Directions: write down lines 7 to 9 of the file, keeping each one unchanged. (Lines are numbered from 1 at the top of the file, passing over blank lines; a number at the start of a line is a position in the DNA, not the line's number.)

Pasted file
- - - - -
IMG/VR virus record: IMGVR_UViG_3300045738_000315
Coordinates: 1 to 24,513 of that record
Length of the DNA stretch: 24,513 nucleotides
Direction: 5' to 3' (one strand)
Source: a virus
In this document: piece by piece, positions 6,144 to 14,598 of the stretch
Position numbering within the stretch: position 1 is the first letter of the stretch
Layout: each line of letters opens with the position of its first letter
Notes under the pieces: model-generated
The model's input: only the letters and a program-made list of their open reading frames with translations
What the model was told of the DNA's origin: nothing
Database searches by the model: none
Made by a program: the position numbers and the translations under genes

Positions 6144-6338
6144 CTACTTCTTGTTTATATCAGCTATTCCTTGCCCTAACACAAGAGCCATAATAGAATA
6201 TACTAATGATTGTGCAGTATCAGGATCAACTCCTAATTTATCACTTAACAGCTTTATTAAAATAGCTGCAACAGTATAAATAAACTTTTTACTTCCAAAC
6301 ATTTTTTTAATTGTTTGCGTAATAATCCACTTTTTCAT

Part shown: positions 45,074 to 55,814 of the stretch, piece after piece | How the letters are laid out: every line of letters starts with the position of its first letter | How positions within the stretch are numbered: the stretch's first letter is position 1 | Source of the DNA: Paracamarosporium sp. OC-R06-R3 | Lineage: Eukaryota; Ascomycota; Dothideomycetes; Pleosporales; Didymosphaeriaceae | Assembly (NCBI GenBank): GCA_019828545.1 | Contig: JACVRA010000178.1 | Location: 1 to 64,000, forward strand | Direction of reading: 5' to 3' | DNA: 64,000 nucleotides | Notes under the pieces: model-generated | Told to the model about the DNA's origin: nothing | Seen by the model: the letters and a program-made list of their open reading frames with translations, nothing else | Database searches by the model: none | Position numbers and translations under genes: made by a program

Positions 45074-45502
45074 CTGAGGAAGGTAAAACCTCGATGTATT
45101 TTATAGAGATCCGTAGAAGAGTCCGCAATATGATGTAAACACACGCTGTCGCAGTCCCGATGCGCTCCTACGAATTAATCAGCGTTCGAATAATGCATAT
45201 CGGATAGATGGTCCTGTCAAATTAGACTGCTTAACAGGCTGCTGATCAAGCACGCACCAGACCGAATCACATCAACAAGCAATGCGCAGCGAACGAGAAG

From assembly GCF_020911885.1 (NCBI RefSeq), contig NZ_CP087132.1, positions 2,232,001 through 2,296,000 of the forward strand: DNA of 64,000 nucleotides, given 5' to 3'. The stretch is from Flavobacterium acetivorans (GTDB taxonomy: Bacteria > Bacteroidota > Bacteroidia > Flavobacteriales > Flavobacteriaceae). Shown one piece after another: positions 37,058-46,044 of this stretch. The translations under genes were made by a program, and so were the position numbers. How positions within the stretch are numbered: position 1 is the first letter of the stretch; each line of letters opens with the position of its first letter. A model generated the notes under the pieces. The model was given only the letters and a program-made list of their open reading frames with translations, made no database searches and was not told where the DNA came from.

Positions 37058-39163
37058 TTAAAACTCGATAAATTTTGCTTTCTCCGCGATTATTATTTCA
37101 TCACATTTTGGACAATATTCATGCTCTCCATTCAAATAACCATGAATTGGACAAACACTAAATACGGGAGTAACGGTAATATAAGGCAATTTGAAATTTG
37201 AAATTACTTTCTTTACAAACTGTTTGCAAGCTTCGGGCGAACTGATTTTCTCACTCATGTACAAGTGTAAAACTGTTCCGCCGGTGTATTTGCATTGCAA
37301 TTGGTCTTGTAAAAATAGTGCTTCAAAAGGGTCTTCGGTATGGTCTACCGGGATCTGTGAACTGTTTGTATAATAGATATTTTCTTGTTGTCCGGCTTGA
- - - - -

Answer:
Position numbering within the stretch: position 1 is the first letter of the stretch
Layout: each line of letters opens with the position of its first letter
Notes under the pieces: model-generated